The Abbott government requested advice from investment banks and PricewaterhouseCoopers before opting to ignore a plea for a debt guarantee, according to The Australian Financial Review.
A request for a guarantee and $3 billion loan facility was on the cards until Monday when the reports of PwC, two investment banks and Treasury were put before cabinet. It led the government to press for a repeal of section three of the Qantas Sale Act instead of offering a guarantee.
“[The reports] all basically said Qantas was in good shape, change the Act,” a source told the AFR.
However, the report added that the process and comments made since have angered Qantas, with Prime Minister Tony Abbott yesterday hinting that the Coalition was not confident in the current management team.
“Under good management, there is no reason why Qantas cannot be very profitable; there’s no reason why Qantas can’t continue to be one of the world’s great airlines,’’ he said.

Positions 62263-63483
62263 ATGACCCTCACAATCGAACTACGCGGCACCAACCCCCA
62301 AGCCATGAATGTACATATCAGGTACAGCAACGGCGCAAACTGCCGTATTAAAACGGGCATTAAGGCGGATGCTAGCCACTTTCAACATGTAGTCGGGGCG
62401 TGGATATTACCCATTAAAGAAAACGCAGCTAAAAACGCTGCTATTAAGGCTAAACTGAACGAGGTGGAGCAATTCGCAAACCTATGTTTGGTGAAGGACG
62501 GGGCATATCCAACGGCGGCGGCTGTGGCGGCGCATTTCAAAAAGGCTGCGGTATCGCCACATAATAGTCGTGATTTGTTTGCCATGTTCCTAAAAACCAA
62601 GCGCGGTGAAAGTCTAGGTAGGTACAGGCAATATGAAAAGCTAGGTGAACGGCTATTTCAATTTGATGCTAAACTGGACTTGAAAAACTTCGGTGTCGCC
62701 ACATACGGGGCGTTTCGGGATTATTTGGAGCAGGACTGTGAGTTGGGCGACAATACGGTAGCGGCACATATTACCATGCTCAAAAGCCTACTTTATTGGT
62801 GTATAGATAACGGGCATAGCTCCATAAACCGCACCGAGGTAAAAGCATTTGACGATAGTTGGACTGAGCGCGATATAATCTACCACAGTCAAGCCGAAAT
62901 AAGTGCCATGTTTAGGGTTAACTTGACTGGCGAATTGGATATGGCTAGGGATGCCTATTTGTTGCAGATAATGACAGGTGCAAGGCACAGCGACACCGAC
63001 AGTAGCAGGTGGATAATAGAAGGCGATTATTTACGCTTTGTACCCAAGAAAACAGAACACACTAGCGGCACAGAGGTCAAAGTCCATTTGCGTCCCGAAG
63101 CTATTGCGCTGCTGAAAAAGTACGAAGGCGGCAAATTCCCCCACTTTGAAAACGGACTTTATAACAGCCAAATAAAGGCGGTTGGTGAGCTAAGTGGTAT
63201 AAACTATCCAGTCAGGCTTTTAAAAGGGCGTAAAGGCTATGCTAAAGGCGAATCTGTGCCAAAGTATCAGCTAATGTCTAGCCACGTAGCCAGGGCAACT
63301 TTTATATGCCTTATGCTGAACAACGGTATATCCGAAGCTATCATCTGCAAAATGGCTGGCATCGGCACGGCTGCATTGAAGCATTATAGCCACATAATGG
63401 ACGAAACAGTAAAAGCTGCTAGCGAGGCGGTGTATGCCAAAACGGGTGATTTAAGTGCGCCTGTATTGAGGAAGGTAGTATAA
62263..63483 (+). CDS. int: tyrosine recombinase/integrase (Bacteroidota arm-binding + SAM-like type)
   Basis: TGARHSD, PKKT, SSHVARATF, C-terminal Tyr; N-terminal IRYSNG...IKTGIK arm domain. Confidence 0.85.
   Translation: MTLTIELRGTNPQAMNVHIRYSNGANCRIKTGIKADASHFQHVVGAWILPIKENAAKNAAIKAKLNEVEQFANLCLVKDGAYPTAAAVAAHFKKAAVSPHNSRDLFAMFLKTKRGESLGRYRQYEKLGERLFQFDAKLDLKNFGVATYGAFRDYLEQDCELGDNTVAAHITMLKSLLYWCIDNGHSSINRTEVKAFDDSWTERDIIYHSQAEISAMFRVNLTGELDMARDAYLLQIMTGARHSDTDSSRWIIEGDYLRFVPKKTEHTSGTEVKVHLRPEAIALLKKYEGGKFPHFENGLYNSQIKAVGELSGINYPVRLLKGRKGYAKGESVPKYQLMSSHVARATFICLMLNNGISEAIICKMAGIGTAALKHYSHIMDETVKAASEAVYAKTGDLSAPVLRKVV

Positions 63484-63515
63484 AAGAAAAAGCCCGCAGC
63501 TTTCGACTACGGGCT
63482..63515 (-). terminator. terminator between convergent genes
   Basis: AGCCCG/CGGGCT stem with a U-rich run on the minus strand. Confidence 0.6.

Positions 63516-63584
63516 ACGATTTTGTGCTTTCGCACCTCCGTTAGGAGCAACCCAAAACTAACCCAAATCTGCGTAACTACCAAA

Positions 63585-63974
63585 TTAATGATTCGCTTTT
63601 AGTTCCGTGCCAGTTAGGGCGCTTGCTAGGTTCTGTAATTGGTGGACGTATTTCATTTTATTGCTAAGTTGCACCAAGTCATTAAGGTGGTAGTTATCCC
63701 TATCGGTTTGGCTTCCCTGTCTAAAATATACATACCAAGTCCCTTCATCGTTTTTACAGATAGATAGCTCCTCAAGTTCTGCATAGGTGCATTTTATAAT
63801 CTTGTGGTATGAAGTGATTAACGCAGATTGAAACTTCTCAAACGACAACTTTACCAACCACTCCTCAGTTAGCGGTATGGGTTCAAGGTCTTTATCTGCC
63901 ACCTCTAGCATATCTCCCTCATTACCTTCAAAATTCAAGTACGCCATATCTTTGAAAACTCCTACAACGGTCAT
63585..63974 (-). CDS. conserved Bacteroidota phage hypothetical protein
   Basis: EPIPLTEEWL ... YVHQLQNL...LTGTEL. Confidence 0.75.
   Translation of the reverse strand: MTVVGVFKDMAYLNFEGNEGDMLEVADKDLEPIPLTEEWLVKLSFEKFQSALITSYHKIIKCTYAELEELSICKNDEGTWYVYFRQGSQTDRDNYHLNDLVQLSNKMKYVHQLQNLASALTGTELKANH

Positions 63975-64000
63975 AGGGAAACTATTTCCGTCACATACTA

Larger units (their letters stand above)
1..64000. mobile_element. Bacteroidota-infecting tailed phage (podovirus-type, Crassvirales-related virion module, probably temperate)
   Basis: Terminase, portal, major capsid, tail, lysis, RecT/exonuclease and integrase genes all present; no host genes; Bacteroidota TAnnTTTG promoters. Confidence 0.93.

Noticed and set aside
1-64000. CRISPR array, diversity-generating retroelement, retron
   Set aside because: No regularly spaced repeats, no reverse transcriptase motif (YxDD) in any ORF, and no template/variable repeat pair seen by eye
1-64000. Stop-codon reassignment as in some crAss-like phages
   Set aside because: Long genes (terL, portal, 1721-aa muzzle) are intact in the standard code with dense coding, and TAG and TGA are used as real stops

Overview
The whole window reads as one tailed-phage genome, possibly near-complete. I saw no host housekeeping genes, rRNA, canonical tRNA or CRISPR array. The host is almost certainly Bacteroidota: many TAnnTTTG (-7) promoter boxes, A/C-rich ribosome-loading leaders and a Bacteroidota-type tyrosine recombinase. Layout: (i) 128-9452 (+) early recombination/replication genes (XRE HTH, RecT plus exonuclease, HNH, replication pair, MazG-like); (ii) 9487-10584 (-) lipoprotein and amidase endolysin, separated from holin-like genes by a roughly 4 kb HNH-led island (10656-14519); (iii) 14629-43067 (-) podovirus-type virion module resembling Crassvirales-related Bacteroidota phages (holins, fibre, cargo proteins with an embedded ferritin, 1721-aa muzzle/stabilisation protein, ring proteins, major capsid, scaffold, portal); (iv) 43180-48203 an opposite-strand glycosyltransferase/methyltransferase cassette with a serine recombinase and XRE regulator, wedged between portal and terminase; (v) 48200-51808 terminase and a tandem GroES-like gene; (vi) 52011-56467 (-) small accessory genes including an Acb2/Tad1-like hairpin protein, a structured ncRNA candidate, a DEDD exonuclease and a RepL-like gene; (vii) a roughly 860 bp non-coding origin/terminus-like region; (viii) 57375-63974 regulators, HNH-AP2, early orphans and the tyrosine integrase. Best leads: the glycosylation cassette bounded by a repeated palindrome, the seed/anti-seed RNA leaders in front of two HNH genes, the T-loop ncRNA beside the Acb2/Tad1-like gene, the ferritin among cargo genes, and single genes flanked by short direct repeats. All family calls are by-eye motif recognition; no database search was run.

The push to repeal part of the Qantas Sale Act will be taken to parliament tomorrow, but appears certain to be shot down in the Senate.
Meanwhile, the company is today expected to make the first batch of redundancies under a push to slash 5000 jobs. According to the Herald Sun, 1500 executive and support staff will be made redundant, with the focus of job cuts on its head office at Sydney Airport.
It is not the only jobs news at the national carrier, with The Australian reporting that Qantas is requesting employees cede two previously agreed wage increases as it looks to freeze wages company-wide.
The news has been met with stern resistance from unions.
“This isn’t a wage freeze, it’s actually a wage cut,” ACTU secretary Dave Oliver told The Australian. “It is Qantas trying to take away previously agreed to wage increases without a proper process of engagement to find alternative ways to secure the future of the airline.”